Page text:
Soccer City

Johannesburg, South Africa

  • Typologies

    Stadiums

  • Building Activities

    Concerts, Rugby, Soccer

  • Services

    Architecture

  • Completion

    2009

CHALLENGE. Soccer City, also known as the First National Bank Stadium played host to 2010 FIFA world cup. The facade of Soccer City features a cover of fiber-cement panels that were produced using locally sourced materials. Soccer City is the largest stadium in South Africa. Its striking facade creates a sense of pride and holds a successful legacy for the future of Johannesburg.

INNOVATION. Surmounting the new stadium is the calabash, or ‘melting pot’ of African culture. Its façade is made up of a unique cladding system, developed as fibre-cement panels that could be produced using locally-sourced materials, and which gives a unique African flavour to the appearance of the building. The pot is punctured by open panels that provide natural ventilation and, when the stadium is lit up, mimic the starlit African sky.

The structural profile of the upper levels was extended all round to encircle the pitch, while the lower embankments were rebuilt, vastly improving the stadium’s sight lines.

"One of the most artistic and awe-inspiring football venues on the African continent"

FIFA / International Federation of Association Football

IMPACT. Soccer City is the largest stadium in Africa. The multi award-winning design, with its striking calabash, has successfully transformed the original stadium into a new national stadium that all of Africa can be proud of. Building on its acclaimed hosting of World Cup matches, the stadium has a successful legacy event program that continues to add an extra dimension to the already vibrant city of Johannesburg.

Services Provided
Soccer City
Architecture

Populous’ design for the new Soccer City stadium is informed by African craft traditions and mythology to provide a response to the unique context and history of the site and region.

The project saw the redevelopment of the existing FNB Stadium and included the remodelling of the existing seating tiers to improve the sightlines to the pitch; an extended upper tier around the stadium, which enabled the capacity to be increased to over 90,000 seats; the addition of a new fabric roof; an increase in the number of corporate boxes and improvements to the facilities for both players and spectators.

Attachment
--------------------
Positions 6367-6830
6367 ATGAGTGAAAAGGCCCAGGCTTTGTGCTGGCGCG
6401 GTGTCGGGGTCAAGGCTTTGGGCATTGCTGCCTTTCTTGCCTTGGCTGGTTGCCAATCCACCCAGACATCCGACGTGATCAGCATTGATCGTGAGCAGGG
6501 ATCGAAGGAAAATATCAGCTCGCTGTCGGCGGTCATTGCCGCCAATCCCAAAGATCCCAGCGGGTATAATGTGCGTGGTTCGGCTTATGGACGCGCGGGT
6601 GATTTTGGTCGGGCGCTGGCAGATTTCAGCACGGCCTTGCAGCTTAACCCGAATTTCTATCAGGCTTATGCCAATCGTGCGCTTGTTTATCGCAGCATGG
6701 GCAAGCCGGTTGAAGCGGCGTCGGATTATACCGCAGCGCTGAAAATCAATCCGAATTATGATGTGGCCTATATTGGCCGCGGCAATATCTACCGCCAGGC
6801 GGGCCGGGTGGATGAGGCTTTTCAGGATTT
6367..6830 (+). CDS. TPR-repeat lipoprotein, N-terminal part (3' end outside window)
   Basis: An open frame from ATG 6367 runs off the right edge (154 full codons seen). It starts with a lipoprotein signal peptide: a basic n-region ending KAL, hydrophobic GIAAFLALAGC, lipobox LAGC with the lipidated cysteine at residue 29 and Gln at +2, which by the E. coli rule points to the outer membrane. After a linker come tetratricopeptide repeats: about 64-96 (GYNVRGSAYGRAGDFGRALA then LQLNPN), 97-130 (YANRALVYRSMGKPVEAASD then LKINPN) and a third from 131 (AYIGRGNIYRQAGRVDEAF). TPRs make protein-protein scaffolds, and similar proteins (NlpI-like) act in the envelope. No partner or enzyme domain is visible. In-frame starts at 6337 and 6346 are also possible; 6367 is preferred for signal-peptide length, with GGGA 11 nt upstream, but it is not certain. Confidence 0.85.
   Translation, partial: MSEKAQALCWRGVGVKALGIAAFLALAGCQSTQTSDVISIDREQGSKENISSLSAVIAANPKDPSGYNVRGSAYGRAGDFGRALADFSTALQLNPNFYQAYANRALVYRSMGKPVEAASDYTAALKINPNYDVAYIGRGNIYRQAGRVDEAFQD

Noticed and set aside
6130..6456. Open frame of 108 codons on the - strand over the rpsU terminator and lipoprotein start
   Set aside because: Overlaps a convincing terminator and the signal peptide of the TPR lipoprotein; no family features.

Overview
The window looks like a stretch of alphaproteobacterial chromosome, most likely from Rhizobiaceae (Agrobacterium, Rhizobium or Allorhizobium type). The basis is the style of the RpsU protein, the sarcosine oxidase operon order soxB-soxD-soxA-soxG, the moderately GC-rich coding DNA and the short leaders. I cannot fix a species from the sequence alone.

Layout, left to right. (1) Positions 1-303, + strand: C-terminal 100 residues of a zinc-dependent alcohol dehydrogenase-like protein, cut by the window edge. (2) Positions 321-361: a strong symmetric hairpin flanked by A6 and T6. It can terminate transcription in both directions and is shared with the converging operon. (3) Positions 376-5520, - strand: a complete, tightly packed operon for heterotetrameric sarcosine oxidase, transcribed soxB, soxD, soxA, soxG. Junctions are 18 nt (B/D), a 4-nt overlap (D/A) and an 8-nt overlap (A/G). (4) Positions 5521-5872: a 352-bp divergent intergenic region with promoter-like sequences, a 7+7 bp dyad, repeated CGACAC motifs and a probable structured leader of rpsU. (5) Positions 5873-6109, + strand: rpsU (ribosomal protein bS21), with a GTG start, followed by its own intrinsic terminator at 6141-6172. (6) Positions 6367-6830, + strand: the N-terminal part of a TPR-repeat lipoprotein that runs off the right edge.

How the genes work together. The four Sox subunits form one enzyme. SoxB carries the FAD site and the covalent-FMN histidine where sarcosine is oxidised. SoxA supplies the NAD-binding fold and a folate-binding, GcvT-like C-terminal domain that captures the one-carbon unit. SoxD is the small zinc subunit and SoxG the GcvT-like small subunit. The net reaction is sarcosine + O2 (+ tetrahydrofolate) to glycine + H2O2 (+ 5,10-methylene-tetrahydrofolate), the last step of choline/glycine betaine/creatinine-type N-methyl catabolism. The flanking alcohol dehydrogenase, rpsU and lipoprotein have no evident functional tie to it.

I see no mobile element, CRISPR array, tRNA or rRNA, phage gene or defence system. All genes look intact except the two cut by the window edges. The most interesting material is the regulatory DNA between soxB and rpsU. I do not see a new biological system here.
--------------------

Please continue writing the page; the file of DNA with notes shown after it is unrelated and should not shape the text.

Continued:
The unique shape of the stadium is inspired by the African pot, or ‘calabash’, with terracotta cladding set out as a mosaic of fire and earthen colours and with a ring of lights running around the bottom of the structure, simulating fire underneath the pot.

The roof enclosure consists of an upper roof, which is cantilevered from an enormous triangular spatial ring truss and covered by a PTFE membrane in a colour similar to that of sand from the local area, while the bottom of the trusses are covered by a perforated mesh membrane, giving the appearance of a smooth under-slung ceiling.

All VIP areas and the stadium management offices are located behind the main western grandstand, with a dedicated VIP entrance. New changing rooms, media work areas, auditorium, and VIP parking are located within a new basement under the podium on the western side of the stadium, bringing the stadium up to modern standards and meeting FIFA’s requirements to host World Cup matches.

The aesthetic of the surrounding urban spaces and external concourses has been designed to complement the natural landscape and flora of the area to create a development that is a true reflection of its place.

Awards
2010
Leaf Awards, Overall Award
2010
Sapoa Excellence Awards, Best Stadium
2010
IPA Architecture Award, Leisure & Hospitality
2010
WAF Awards, ‘World’s Best Sport Building’
Project Team
Connect with the designers

Damon Lavelle